07/22/2013 11:33 am ET Updated Sep 21, 2013

Kerry, Palestinians and Israelis -- Anything Beyond PR?

John Kerry finally did it, but what is it really that he did? Announcing a resumption of Israeli-Palestinian talks has become a ritual of Middle East politics, but resuming talks and achieving a final, lasting peace treaty are two different things. This blog expressed skepticism about Kerry's initiative, and it is still not the time to swallow the words...

It was in Annapolis, five years ago, when George Bush, outflanked by the Israeli and Palestinian leaders, announced ceremoniously the resumption of such peace talks, then it was the turn of the Obama Administration to announce it, so caution is of the essence here. This is not to be cynical, as the efforts of the Secretary and his team were motivated by the sincere desire to see some movement ahead, however it is simply required to remember that we deal with a volatile region, where events taking place right now, in Egypt and Syria, have a much greater potential to affect the overall situation in the Middle East, than the impending Israeli-Palestinian talks.

In face of such events, leaders instinctively choose caution, waiting to see the fall out and implications of what is happening around them. In fact, there is nothing new in the Syrian front, where the civil war is dragging on without a decision, but the change in Egypt can prove to be of major consequence, and positive one. Hamas, the enemy of peace, the adversary of the Palestinian Authority over control of the Palestinians, seems to have suffered a strategic defeat. The Egyptian military has targeted the Palestinian terrorists as an enemy, and operation Eagle 2, just starting in Sinai, is aimed at the Islamists there who are considered Hamas allies, and at the same time, the Egyptian military imposed an effective siege on Gaza. These are good news to both Netanyahu and Abbas, as every weakening of the enemies of peace is an incentive to those who want to promote and advance it. Hamas has earned its loss, as the organization allied itself with Morsi's Administration, encouraged attacks on Egyptian security personnel in Sinai, and seemed to act as if the Egyptian army is its auxiliary force. Not really...

So many reports about the Egyptian coup indicate, that the generals in Cairo are going to teach the Gazan terrorists a bitter lesson, the day of reckoning is looming. How all that will affect the Israeli-Palestinian talks remains to be seen, but surely, this development is creating better, more conducive conditions for success.

Secretary Kerry seems to have learnt from past mistakes of the process in general, and those committed by the Obama Administration in particular, so the talks were resumed without insisting on any pre-conditions.

But is it really the case? According to Palestinian sources ,they have an American undertaking that the talks will lead to the pre-1967 lines. Netanyahu clearly denies that.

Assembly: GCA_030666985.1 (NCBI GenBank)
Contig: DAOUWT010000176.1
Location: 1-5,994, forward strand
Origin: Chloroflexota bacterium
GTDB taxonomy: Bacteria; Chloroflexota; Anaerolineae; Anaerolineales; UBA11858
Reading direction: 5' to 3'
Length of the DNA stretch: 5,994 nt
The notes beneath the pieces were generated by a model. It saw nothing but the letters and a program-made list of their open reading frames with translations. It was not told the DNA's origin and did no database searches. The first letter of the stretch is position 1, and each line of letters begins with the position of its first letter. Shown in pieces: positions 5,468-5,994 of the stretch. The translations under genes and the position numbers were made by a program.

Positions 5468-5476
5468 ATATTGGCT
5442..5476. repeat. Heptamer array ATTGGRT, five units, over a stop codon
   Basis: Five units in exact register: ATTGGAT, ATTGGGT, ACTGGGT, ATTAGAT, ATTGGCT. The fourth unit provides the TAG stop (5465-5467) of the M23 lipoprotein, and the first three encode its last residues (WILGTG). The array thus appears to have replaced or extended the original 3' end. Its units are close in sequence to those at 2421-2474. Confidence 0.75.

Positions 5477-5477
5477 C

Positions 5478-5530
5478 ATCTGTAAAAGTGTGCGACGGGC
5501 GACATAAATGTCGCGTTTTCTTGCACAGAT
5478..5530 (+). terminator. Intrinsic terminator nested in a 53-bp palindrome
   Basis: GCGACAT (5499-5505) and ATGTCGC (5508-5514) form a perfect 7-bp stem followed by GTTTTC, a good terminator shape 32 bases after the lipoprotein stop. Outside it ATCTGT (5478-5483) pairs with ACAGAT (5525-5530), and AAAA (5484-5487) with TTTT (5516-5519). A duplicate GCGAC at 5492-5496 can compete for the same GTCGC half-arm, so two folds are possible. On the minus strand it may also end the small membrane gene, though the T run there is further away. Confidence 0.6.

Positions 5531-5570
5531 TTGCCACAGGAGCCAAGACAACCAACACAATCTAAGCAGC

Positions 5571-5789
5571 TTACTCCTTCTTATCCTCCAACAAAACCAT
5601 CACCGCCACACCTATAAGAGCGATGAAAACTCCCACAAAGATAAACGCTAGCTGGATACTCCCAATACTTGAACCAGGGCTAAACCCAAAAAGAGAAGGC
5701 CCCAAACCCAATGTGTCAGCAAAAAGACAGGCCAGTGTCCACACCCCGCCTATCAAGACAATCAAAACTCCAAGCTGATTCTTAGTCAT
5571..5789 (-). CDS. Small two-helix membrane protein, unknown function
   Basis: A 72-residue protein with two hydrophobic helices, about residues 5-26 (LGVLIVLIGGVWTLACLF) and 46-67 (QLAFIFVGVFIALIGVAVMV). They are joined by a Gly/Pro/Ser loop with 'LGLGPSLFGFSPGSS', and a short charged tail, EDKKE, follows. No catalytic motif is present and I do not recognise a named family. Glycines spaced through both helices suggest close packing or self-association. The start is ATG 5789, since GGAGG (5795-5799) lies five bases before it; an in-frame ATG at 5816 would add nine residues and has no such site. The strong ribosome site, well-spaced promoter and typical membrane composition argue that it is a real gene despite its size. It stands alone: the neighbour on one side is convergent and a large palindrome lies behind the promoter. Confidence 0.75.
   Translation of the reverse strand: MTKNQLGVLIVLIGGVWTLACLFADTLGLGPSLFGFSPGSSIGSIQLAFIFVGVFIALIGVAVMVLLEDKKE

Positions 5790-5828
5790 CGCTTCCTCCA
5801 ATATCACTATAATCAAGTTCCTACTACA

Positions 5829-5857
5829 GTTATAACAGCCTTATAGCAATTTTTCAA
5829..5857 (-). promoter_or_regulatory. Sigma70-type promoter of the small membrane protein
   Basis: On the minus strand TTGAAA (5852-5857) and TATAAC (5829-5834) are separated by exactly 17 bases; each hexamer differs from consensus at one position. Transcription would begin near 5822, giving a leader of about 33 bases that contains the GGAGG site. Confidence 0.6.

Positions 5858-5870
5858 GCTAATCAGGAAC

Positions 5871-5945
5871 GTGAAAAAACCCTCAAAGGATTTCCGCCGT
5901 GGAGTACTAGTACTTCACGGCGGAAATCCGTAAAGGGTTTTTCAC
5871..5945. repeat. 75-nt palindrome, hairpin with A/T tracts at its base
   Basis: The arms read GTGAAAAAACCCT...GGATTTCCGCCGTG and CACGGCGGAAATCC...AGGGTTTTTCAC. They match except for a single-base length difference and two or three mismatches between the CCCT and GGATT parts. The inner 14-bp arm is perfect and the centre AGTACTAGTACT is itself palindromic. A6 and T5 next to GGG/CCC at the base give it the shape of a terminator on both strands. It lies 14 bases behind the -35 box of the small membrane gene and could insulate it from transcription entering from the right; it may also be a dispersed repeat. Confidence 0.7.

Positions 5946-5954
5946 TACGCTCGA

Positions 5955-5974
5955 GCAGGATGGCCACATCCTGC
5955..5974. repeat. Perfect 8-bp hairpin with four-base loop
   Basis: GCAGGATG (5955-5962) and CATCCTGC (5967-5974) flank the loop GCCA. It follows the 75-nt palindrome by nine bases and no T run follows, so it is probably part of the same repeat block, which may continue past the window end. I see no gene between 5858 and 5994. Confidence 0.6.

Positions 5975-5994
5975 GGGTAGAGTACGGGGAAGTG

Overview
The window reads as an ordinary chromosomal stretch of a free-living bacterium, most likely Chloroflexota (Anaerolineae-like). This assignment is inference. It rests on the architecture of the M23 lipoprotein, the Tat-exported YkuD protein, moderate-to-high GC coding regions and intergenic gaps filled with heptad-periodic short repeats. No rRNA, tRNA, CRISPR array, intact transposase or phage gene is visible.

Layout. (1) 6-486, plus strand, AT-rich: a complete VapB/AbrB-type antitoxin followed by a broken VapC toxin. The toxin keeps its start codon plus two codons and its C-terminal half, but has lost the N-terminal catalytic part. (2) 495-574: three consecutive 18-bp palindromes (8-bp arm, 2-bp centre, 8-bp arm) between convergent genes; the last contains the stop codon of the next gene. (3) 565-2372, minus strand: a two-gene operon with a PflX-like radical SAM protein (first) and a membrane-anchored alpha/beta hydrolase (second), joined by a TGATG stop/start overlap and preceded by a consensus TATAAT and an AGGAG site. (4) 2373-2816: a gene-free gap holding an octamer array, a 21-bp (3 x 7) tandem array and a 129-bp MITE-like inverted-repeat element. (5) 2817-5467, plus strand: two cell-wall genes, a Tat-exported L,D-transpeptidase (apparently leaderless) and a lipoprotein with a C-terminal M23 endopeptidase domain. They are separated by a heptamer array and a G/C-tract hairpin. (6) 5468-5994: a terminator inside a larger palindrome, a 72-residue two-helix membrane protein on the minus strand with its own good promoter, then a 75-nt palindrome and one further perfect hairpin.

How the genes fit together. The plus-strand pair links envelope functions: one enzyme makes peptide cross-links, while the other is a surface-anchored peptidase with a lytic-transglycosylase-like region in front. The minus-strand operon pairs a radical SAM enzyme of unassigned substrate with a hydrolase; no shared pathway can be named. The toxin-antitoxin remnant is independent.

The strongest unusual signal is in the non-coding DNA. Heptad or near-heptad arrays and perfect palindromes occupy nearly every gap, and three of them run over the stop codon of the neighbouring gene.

The question is who tells the truth? Netanyahu cannot possibly survive politically if this is the case. Avigdor Lieberman, Naftali Bennett and the Likud own radical right-wingers will never agree to that. While in theory, Netanyahu can split Likud, form a coalition with the Labor Party and somehow maintain himself in power, this is not going to be easy, perhaps impossible, a political fantasy...

It is also impossible to believe, that Abbas can mobilize his side behind him, even when Hamas is weakened, if he could not promise them that the endgame is the 1967 lines, including also in Jerusalem. So, while talks can start without an advanced commitment about the final outcome, they may not have too much chances of success when the time comes to deal with the real , big issues, exactly the same issues which until now precluded a final peace treaty. There is nothing new about that, and there are so many other thorny issues, such as refugees[on both sides], security arrangements, and the settlements.

It was reported in Israel, that Shimon Peres told Abbas, that settlers could be allowed to stay where they are, but live under Palestinian sovereignty. Interesting idea, though not so likely to be accepted....

What can provide some room for optimism is the Israeli readiness to release a certain, unspecified number of Palestinian detainees, as well as the obvious realization among Palestinians, that a resumption of the Intifada, something which was called for in the social media networks and never adhered to, is against their interests.

With that in mind, we can see that there is some incentive for both sides to open talks, a welcome development by all accounts, but the process requires much more than that in order to come to a successful conclusion. The set of circumstances which will make it possible is still not around. Kerry has much more work on his hands.